September 11th

Every summer growing up, my dad would take a group of Japanese students to Washington D.C., New York City and Princeton, New Jersey. Princeton being the "reason" for the trip and D.C. and NY were just bonuses. Princeton University has a Plasma Physics Laboratory that was the highlight for the Japanese group. I believe the majority of the group were aspiring scientists. I remember taking a tour of the facility and knowing that I would never be that smart! LOL! It was way over my head. I was there to take in the beautiful campus. Such a charming place!

My dad would take one or two of us every time he would go and the first time I went, my cousin came with us. I think we were going into the 9th grade. We were classic tourists. I'm sure we embodied every stereotype of an obnoxious tourist there is! Today I searched for the photos from that trip and found a few, but not the one I was looking for. I have some of us riding the Circle Line cruise to The Statue of Liberty with the skyline including the Twin Towers behind us. We went to the top/observation deck of The Towers and saw the view. I remember being scared up so high. (I have a fear of falling)

The next time I went to NYC with my dad, my sister Malory went, too. It was the summer before I went into the 11th grade. It was Malory's first time and I remember she almost got ran over! She just walked out into the street without waiting for the "walk" to appear. My dad pulled her back just.in.time. And he was not a happy camper with her. I think he felt bad he got so mad at her because he then took us for ice cream:) And New York in July calls for ice cream! I hate humidity!

I don't remember if we went to The Towers that trip or not. I do remember being so happy to be back in NYC and not so much of a tourist this time around. From this trip, I remember more about D.C. and visiting the museums and falling in love with all the history there. I came home obsessing about J. Edgar Hoover and Einstein.

My third trip to NYC happened in August 2001. I was there just a few weeks before the terrorist attacks. This time we went to the observation level of The Twin Towers. I remember it being late at night and thinking the city looked so romantic all lit up. Yet, I emphatically remember feeling a sense of fear, for the buildings were too close together. That night I said, "if something were to happen to one of these buildings, there would be a domino effect."

September 11, 2001, I was still living with my parents and my mom came in my room woke me up and turned on my TV. We sat on my bed and watched over and over all the footage. I was transfixed by the TV. I was in a state of shock and felt nothing the whole day. It wasn't until that night, trying to sleep that I was consumed with emotion. I sobbed. I felt so vulnerable. I felt deep empathy for those who lost their family members. I cried for all the children who would never see their mom or dad again. I imagined what it must have felt like for the wife who was never to kiss her husband again. I felt the horror and ugliness of what had happened that day.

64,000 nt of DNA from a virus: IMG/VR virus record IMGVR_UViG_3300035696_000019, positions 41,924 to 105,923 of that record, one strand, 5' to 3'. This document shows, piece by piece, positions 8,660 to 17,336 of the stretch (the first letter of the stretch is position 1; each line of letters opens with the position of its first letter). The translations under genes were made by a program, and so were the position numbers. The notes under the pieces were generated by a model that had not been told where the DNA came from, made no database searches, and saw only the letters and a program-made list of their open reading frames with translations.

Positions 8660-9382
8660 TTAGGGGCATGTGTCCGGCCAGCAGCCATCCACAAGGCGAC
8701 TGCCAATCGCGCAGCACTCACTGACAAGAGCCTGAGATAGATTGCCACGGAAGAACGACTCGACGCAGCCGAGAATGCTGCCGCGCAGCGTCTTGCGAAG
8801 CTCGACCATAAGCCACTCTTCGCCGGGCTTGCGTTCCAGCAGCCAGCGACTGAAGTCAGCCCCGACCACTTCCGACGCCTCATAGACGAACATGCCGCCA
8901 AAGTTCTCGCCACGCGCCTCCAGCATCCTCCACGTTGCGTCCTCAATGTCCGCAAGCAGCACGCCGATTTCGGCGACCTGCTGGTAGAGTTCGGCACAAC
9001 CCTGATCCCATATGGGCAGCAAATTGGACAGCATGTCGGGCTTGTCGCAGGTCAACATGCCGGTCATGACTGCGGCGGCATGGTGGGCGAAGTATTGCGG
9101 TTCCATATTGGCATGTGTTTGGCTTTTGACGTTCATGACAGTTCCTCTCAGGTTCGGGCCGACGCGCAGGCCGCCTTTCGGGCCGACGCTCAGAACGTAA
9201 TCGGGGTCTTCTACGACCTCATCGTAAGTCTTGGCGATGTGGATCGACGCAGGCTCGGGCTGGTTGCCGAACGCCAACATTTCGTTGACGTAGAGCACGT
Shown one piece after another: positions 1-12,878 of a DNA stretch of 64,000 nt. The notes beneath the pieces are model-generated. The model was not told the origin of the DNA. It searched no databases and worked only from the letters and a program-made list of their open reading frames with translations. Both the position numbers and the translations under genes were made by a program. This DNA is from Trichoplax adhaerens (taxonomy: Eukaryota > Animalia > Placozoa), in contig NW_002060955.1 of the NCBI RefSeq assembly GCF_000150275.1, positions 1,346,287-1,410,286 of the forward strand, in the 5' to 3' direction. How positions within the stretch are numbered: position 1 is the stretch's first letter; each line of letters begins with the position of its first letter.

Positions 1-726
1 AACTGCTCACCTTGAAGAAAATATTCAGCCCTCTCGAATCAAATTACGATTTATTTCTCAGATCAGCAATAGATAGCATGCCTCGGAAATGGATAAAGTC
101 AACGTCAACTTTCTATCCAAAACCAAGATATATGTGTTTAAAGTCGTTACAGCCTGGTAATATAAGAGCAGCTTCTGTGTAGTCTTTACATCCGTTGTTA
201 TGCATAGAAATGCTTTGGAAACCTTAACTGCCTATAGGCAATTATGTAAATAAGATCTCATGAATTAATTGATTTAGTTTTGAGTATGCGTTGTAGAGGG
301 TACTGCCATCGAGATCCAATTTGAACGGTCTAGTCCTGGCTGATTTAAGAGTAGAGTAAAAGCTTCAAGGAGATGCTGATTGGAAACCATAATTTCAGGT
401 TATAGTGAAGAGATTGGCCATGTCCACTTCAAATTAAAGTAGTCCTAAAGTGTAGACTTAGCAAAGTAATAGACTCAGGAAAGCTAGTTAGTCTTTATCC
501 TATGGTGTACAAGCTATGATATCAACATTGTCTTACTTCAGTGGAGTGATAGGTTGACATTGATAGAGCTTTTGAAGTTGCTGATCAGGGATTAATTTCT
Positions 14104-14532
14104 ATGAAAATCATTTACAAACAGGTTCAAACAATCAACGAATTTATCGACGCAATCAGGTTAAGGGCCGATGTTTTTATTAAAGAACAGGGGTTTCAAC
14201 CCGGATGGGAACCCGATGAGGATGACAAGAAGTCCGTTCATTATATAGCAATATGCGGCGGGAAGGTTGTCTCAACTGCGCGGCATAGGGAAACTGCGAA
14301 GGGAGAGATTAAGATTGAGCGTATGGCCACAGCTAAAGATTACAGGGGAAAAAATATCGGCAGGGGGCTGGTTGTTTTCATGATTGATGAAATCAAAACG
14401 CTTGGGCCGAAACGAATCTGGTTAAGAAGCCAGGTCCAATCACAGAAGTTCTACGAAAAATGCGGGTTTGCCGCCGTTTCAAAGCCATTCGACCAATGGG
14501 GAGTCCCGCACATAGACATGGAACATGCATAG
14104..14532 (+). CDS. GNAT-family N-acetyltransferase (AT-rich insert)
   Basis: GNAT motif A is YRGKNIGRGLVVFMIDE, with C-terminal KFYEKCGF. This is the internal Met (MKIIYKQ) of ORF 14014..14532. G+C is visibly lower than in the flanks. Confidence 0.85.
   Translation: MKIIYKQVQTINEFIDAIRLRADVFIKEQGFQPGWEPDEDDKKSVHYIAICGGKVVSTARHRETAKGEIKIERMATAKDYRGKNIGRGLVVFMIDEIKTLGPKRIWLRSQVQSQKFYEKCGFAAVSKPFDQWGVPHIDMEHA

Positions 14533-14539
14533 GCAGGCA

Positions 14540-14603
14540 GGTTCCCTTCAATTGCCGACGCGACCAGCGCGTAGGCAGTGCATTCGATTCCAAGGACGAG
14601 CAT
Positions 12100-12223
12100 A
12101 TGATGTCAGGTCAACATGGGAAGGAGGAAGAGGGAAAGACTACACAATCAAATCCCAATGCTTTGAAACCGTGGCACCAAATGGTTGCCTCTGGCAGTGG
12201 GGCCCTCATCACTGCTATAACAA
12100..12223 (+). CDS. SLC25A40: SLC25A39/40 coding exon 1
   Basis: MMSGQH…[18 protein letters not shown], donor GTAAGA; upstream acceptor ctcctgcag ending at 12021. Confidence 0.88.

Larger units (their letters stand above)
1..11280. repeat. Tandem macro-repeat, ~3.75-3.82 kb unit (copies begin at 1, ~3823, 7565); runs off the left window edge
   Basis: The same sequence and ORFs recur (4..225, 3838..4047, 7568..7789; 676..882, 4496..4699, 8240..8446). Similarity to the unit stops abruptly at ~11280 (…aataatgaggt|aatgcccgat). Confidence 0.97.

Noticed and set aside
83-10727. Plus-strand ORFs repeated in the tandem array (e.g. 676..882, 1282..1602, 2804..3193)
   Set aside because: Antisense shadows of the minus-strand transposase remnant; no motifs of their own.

My first time back to New York after 9/11/01 was in May 2005 a few months before we moved there. I was married by this time and it was my husband's first time there. Lucky for us, my brother was already living there, so we were able to visit NY not as tourists, but as travelers. I did, however, insist that Patrick and I visit Ground Zero. In my memory the Financial District looked like one thing and I wanted to see it now for what it had become. I was sick with emotion at the thought of the loss of life and love at that spot and we didn't stay long. To make it worse, a man was playing Amazing Grace on his flute and since my grandfather's funeral, that song undoubtedly brings tears to my eyes.

My husband and I moved to NYC in November of 2005 and fell in love with and cursed the city immediately. We didn't venture down to Ground Zero unless we had family or friends visiting that would want to see it. I would get so angry while we were there to see people trying to sell photos and memorabilia to the tourists for their own personal gain. I believe that besides from being immoral and insensitive that it is actually illegal. I could be wrong, however, I did into more than one argument with one of these "salesmen" that Patrick had to pull me away from.

As a NYC resident, I was always so curious to hear how that day unfolded for others. It not an easy subject to talk about with some... often they knew someone who lost their life or a loved one. Certainly it is a day any of us who were alive will ever forget. Where were you?

Each year on this date, I am reminded of how beautifully lucky and well-taken care of I am. I am surrounded by those I love. We have more than enough. And while the reasons for the attacks and conspiracy theories will be constant, we will always have this opportunity to remember how fragile life is and the importance of love. Always love. Only love.


Fashionably Kate said...

I think for as along as we live, we'll remember "Where we were.." on that day.

great post girl.

Ashley said...

I have a photo of our whole family on top of the world trade center from 1997. Seems so surreal. I am so scared of heights I had a hard time getting back down the escalator. I just can't even imagine being in them on that day. This was a beautifully written post by they way ;)

Alana said...

That is crazy you were there just weeks prior. I remember watching it on TV and trying to tell myself it could be an accident... but then the other tower was hit and when I realized it was an attack I just got sick and cried. It really was a strange feeling to momentarily feel insecure. We do have it so lucky. Our lives are so safe and secure and we take it for granted.